23 January 2009

Change in How Change Happens

Another cracking post from Kevin Kelly:

Of all the tricks that evolution came up for increasing its evolvability none compare to minds. Minds – and not just human minds – bestow on life a greatly accelerated way to learn and adapt. This should not be surprising because minds are built to find answers, and one of the key things to answer might be how to learn better, quicker. If what minds are good for is learning and adaptation, then learning how to learn will accelerate your learning. Even though most of the learning a mind does is not transferred directly into biological evolution, there are several ways in which minds accelerate evolution (see the Baldwin Effect), even in the lower animal kingdom. So the presence of minds in life has increased its evolvability; the discovery of mindness has driven evolution in many new directions while also creating a new territory to explore – the territory of possible minds.

The most recent extension of this expansion is technology. Technology is how human minds explore the space of possibilities. We power our minds via science and technology to make possible things real. More so technology is how our society learns and introduces change. It is almost a cliché to point out that technology has brought as much change on this planet in the last 100 years as life has in the last billion years.

Ray Kurzweil can provide you with dozens of graphs charting the accelerating change brought about by technology in the last 100 years or so. From the speed of computers, the bandwidth of communications, the power of engines, the yield of crops – all are accelerating in performance. Change is this century's middle name.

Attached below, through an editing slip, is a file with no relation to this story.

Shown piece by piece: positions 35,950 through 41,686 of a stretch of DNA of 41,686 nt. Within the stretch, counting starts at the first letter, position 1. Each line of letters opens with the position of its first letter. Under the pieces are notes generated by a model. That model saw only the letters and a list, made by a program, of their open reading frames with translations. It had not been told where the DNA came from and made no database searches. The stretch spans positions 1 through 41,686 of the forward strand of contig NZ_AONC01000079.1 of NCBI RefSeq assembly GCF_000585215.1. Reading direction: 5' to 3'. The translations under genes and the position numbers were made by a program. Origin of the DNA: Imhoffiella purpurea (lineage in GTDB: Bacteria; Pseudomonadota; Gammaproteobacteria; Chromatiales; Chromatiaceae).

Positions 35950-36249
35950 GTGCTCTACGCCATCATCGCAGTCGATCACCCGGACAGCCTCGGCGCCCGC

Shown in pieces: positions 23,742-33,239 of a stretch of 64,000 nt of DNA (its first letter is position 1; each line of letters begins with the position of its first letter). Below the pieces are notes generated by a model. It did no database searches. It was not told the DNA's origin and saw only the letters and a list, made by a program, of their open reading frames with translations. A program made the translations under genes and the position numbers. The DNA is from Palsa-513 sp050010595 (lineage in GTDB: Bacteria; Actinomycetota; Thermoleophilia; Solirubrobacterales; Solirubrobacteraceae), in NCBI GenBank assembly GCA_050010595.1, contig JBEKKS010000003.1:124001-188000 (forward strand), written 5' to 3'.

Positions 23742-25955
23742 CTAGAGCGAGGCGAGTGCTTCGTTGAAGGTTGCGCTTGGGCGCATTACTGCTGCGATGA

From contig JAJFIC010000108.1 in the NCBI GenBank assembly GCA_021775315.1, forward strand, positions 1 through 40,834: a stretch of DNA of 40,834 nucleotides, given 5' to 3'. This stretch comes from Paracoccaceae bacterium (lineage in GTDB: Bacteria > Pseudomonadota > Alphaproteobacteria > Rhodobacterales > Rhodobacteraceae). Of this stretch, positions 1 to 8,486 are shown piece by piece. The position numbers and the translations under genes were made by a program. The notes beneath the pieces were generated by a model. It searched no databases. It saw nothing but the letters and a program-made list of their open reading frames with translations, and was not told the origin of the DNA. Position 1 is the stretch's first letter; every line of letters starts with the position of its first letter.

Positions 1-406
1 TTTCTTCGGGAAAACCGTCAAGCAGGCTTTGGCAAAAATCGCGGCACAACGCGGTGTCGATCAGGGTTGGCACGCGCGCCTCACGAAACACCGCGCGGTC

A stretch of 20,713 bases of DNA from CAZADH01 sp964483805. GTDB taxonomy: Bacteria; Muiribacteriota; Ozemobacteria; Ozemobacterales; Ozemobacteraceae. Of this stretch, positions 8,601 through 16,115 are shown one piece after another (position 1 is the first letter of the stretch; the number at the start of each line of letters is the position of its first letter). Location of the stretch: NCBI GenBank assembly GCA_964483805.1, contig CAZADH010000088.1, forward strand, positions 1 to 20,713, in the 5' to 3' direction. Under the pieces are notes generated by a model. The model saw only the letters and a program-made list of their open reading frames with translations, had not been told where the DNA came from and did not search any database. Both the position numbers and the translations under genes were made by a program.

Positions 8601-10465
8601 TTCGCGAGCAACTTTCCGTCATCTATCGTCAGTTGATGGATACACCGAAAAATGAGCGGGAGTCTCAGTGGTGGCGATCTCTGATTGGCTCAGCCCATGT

But meta-change is not about acceleration itself; it is not about faster change. Rather, the acceleration of evolution or increased evolvability is about the change in the nature of change. The basic mechanism by which our collective minds – as expressed by technology – adapt and produce change is undergoing a shift. In fact the most important change at work in our world right now is "the change in how change happens."

"Change in how change happens": that's a pretty good description of what openness is doing. It has changed *how* we change. It's also what we need to achieve on a *planetary* scale if was are going to save much of the world as we know it. It doesn't get much more profound than that.

4 comments:

plh said...

Cracking? Well, it's certainly a good example of the inane pseudoscientific-nonsense-on-crack one so often sees in technology writing.

glyn moody said...

Ah well, there's obviously no hope for me either...

plh said...

I wouldn't be reading your blog if I thought that, Glyn :)

glyn moody said...

Thanks - I appreciate your tolerance of my little foibles....